Berkley doubles down — repeats Reno medical school should close & consolidate into UNLV med school
By Ray Hagar, Nevada Newsmakers
Nevada’s former Congresswoman Shelley Berkley, D-Las Vegas, said Tuesday on Nevada Newsmakers that University of Nevada, Reno medical school should be shut down, then consolidated into the new medical school at UNLV.
Berkley said that the state tax money used on the medical school in Reno should then be redirected to the state’s floundering k-12 public education system.
“Now we have a medical school up in Reno that is costing the taxpayers anywhere near $50 million to $60 million a biennium to keep it open,” Berkley said. “We now have a new medical school — just started this year — at UNLV. I think that it is going to take hundreds of millions of dollars to get UNLV completely successful. And it should be. It is my alma mater. I support a medical school at UNLV.
“I do not see how the state can sustain two medical schools with the costs being so high,” she said.
Berkley also said the medical school in Reno should be shut down in a recent interview with KNPR. She said it is an opinion she has had since she was a member of Nevada’s University Board of Regents more than 20 years ago.
Berkley, Nevada’s former District One U.S. House representative, is now the CEO and senior provost at Touro University/Western Division, an osteopathic medical school in Henderson.
“This was my opinion when I served on the Nevada Board of Regents and that was a good 20-some years ago,” Berkeley said. “So what I said (on KNPR) was not anything different than what I said when I was on the board of regents. I was not attempting to be controversial. I was asked a question so I answered it. But that is my opinion. And again, I would like to see the money spent on k-12, consolidate the two medical schools into one and provide services for all Nevadans.”
Lobbyist Marlene Lockard, speaking on the pundit panel, said she was wary that Berkley’s comments could re-open the North vs. South rivalry at the Nevada Legislature. With much of the state’s population, tax base and economy in the Las Vegas area, it is a battle the North won’t win, many Northern Nevada lawmakers have said over the years..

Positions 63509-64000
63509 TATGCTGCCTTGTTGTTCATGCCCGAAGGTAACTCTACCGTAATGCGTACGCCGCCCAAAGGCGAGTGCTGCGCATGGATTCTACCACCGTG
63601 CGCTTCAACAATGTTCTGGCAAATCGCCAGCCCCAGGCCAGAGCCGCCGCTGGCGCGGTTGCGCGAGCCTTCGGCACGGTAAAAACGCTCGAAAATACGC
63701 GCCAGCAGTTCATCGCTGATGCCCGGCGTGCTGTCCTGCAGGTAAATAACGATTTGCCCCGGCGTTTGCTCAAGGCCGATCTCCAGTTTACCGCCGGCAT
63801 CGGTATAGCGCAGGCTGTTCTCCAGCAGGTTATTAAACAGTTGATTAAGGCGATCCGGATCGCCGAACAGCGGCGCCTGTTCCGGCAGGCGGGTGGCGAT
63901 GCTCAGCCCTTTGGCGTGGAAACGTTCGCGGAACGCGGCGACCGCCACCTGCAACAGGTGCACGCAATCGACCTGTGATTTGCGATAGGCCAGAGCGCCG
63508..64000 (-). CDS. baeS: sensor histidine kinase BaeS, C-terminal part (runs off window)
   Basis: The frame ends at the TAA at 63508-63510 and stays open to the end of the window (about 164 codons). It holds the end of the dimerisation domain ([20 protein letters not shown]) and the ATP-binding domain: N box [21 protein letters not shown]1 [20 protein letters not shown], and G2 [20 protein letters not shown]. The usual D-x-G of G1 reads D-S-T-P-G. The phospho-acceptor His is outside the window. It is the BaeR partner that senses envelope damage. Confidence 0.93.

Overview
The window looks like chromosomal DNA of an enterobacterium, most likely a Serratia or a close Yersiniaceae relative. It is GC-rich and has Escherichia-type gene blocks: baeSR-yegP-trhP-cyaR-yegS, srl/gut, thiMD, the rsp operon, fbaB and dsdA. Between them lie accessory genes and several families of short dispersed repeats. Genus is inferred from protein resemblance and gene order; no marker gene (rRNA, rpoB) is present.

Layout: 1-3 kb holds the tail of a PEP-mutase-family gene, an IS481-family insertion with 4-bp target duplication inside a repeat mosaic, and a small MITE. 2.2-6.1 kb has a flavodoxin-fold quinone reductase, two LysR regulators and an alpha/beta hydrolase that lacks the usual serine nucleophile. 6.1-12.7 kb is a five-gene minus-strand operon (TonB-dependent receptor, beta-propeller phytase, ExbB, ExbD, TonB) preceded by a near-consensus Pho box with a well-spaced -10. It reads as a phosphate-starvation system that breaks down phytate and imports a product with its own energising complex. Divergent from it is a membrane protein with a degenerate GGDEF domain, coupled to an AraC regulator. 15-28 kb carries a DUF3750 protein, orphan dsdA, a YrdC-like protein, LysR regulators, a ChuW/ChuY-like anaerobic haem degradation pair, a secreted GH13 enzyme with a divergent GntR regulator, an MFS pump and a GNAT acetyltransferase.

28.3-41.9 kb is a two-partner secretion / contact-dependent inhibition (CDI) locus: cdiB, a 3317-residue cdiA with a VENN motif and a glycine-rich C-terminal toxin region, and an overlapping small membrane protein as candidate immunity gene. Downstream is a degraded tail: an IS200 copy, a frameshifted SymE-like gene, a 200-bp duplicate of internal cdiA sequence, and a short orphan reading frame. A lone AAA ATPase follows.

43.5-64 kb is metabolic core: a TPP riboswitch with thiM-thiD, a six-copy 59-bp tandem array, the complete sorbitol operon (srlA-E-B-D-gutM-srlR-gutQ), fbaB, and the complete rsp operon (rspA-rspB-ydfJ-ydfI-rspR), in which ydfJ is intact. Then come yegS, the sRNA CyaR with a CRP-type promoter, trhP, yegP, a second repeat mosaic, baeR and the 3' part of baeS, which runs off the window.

“Once again, that kind of discussion opens up the whole north/south business,” Lockard said.
Nevada’s 2nd U.S. House District Rep. Mark Amodei, R-Carson City, said after Berkley’s initial remarks on KNPR that he, too, fears pitting North vs. South.
“I hope we don’t get too deep into that (debate about two medicals schools in Nevada), unless it serves some function where we are going to get more docs produced at a better rate, highly qualified docs,” Amodei said.
Nevada has faced a shortage of doctors for decades. Nevada has an average of 198 doctors per 100,000 residents, according to 2010 data from the Centers for Disease Control and Prevention. The national average is 272 per 100,000, according to the CDC.
If the debate is about producing doctors for Nevada, then efforts should be focused on medical residency programs, not closing the Reno medical school, said John Sande IV, lobbyist for Argentum Partners.
“We need every single doctor we can (get),” Sande said. “If anything, we should invest more into residency programs. I don’t know the exact statistics but an overwhelming majority who do their residency at a hospital or a school, end up staying in that community. So if we really want to keep doctors here, we should be looking at more residency programs rather than closing one school and sending those students somewhere else.”
Berkley said Nevada can’t properly fund k-12 education and two medical schools at the same time. An argument can be made for a single medical school in Las Vegas based on population, she said. Nevada’s population is estimated to be about 2.9 million in 2017, with more than 2.1 million living in Clark County, which includes the Las Vega area.
“In the case of education, when we fund education programs dramatically and demonstrably less than the national average,” Berkley said. “We need to take a look at our priorities and determine where our hard-gained tax dollars are going. And rather than supporting two medical schools in the state of Nevada, they should be consolidated to one medical school down south where the population is. We should spend that extra money that we are spending for UNR’s medical school by redirecting it to our k-12 program for our youngsters north and south, east and west.”
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